Cash recycling machines gaining traction

Replacing ATMs, CDMs gradually
Amid the growing use of cash recycling machines, automated teller machines or ATMs, which permit fund withdrawals, are going to be obsolete gradually, bankers say. Photo: Star/FILE

Cash recycling machines (CRMs), set up by banks in Bangladesh to help clients deposit, withdraw and transfer money instantly, almost doubled in the last financial year.   

In 2021-22, banks installed 917 such machines, taking the total to 1,821, up nearly 99 per cent from a year ago, data from the Bangladesh Bank showed.

The new technology was introduced in Bangladesh in 2017.

Since then, banks have been increasingly installing CRMs as it offers a number of core banking services, cutting customers' reliance on branches and giving them more freedom to carry out financial transactions whenever they want since the machines operate round the clock.

A CRM can accept cash, count the notes, authenticate them, and credit the amount to accounts on a real-time basis, helping banks do away with the manual labour needed to provide the service.

It allows users to deposit and transfer funds to other accounts as well.

The rural parts of the country saw a huge increase in the number of CRM installed. Banks set up 159 CRMs outside big cities and towns in FY22, a 120 per cent year-on-year rise from the previous financial year's 133 units.

They installed 745 CRMs in urban centres, raising the total number to 1,529, an increase of almost 95 per cent from the previous year, according to the central bank data. 

Transactions through CRMs rose to Tk 6,069 crore in June, more than doubling from Tk 2,928 crore in the same month last year.

"The number of CRMs is increasing rapidly as the machine has the facility of both real-time deposit and withdrawal," said Ziaul Karim, head of communications and external affairs at Eastern Bank Ltd.

CRMs cut the necessity for many customers to visit branches, have reduced the pressures on banks, and brought down the frequency of cash loading.

"Therefore, the operating cost is being rationalised. It is also the best source for an instant cash deposit in both cards and accounts," Karim said.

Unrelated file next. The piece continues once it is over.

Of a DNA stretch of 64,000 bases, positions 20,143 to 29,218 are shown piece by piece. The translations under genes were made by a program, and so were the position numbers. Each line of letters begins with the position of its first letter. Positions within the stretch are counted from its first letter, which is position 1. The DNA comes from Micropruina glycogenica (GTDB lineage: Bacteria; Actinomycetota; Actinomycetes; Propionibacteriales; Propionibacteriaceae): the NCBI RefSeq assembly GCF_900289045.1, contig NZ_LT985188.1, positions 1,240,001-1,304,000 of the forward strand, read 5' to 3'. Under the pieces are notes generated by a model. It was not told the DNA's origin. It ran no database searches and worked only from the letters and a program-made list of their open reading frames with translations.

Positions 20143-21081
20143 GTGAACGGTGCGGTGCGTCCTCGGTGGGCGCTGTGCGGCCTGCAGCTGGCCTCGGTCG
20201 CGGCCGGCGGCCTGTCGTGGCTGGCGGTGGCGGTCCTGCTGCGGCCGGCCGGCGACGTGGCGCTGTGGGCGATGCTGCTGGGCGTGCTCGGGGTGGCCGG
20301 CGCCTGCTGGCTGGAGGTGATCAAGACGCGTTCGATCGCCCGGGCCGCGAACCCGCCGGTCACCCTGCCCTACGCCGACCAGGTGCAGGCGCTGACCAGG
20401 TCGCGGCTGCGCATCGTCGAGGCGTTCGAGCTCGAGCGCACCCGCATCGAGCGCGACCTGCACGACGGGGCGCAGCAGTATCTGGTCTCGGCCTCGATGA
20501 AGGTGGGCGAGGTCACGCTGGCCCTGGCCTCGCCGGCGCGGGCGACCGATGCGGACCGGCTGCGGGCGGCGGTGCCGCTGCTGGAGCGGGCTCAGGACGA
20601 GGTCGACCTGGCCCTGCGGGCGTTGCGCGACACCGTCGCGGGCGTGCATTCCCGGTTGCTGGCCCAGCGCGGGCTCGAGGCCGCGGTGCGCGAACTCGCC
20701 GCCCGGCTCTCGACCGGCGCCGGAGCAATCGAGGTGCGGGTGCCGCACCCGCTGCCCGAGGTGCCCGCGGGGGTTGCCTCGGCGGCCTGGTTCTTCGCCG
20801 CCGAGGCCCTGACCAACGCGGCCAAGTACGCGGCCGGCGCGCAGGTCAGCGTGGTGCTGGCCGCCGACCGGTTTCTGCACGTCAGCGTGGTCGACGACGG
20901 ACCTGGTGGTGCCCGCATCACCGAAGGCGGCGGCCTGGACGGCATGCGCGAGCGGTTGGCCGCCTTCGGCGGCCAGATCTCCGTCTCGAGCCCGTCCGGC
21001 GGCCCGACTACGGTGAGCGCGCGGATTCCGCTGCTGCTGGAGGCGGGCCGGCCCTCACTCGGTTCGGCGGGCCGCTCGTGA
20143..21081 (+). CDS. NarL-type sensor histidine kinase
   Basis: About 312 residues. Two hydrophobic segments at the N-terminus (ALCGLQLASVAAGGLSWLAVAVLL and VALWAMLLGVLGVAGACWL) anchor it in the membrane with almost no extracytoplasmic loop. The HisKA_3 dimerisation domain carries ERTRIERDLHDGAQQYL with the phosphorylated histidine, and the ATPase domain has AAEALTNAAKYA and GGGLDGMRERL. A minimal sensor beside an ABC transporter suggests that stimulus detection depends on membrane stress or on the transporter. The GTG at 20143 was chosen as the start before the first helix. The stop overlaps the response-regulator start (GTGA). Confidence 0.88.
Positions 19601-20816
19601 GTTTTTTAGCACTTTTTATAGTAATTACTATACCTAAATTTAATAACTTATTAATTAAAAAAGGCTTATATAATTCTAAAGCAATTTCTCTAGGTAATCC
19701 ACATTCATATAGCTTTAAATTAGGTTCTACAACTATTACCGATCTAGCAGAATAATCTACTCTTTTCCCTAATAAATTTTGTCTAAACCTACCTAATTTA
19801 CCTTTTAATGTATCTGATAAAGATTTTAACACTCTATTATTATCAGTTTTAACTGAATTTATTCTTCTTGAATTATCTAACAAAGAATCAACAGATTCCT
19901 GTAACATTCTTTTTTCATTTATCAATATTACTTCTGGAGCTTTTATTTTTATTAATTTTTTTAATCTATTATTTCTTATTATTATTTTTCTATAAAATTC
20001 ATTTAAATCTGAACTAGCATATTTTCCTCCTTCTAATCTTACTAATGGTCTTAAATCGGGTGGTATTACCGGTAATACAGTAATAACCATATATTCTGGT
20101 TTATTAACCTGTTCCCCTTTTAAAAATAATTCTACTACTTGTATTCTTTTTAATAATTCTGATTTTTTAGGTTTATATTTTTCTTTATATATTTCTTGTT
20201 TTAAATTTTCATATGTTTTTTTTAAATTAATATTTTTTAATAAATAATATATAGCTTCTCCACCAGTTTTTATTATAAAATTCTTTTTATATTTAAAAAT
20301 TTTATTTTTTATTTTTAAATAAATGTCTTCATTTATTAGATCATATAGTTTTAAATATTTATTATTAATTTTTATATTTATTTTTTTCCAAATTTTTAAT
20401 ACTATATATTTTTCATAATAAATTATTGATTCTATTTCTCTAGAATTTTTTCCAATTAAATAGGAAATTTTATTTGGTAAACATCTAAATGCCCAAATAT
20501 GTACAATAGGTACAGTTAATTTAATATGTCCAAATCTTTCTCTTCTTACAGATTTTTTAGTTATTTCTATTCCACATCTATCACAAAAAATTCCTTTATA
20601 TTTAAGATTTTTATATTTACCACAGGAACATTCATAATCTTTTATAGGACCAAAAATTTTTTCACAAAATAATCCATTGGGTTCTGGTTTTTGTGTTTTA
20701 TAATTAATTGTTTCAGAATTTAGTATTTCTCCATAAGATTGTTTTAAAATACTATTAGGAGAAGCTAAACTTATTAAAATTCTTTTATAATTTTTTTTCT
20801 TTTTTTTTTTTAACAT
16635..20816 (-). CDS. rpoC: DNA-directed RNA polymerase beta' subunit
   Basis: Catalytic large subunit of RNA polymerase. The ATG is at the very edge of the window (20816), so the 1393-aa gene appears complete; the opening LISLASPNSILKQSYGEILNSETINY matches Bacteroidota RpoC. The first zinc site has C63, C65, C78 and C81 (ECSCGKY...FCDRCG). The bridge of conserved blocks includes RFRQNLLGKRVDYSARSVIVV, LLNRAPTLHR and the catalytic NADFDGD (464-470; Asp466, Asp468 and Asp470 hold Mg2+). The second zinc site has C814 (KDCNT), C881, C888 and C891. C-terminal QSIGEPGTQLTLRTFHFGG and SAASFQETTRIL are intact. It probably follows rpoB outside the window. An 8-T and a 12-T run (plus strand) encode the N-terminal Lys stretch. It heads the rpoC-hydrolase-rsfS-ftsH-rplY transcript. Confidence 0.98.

Currently, 16 banks are using CRMs across the country. EBL has set up five CRMs and another 50 will be installed in the next four months.

Amid the growing use of CRMs, cash deposit machines (CDMs), which only allow depositing cash, and automated teller machines (ATMs), which permit fund withdrawals, are going to be outdated gradually, bankers say.

There were 1,699 CDMs across the country at the end of FY22. It stood at 1,664 at the end of FY21, BB data showed.

No new CDM was set up in the rural areas since December when the number of such machines fell to 505.

The number of ATMs increased 6 per cent year-on-year to 13,036 as banks set up 699 new automated teller machines since June last year.

Users used ATMs to transact Tk 28,456 crore in June, a year-on-year increase of 58 per cent. It was Tk 18,059 crore in the same month in 2021.

Karim thinks since ATMs are being used for cash withdrawals only, CRMs will replace them in the next five to seven years.

The number of points of sale (POS) devices, which enable merchants to accept payments through cards, rose 23 per cent year-on-year to 101,341 in June, highlighting the shift to digital transactions. The devices installed hit the one-lakh mark in April.

Transactions through POS devices stood at Tk 2,170 crore in June, up 26 per cent from Tk 1,723 crore a year prior. 

As banks are increasingly moving to digital means of providing services and customers are finding them convenient, the number of branches increased by only 2 per cent to 10,980 in the last fiscal year.

Banks set up 192 new branches last financial year, with a majority of them in rural areas.

Some 107 branches were set up in rural areas, raising the total number of outlets beyond cities and towns to 5,243.

The number of total branches in urban areas stood at 5,737 and 85 new branches opened in FY22.

All except one branch provide full-fledged online services.

A central banker says branch-led banking is already on the wane in keeping with the spread of internet banking, which cut the operational costs of financial institutions. Transactions through internet banking more than doubled in the last fiscal year.

Mobile financial services are also expanding.

There were 17.86 crore MFS customers at the end of the last fiscal year, transacting Tk 94,293 crore alone in June, up 19.89 per cent year-on-year.


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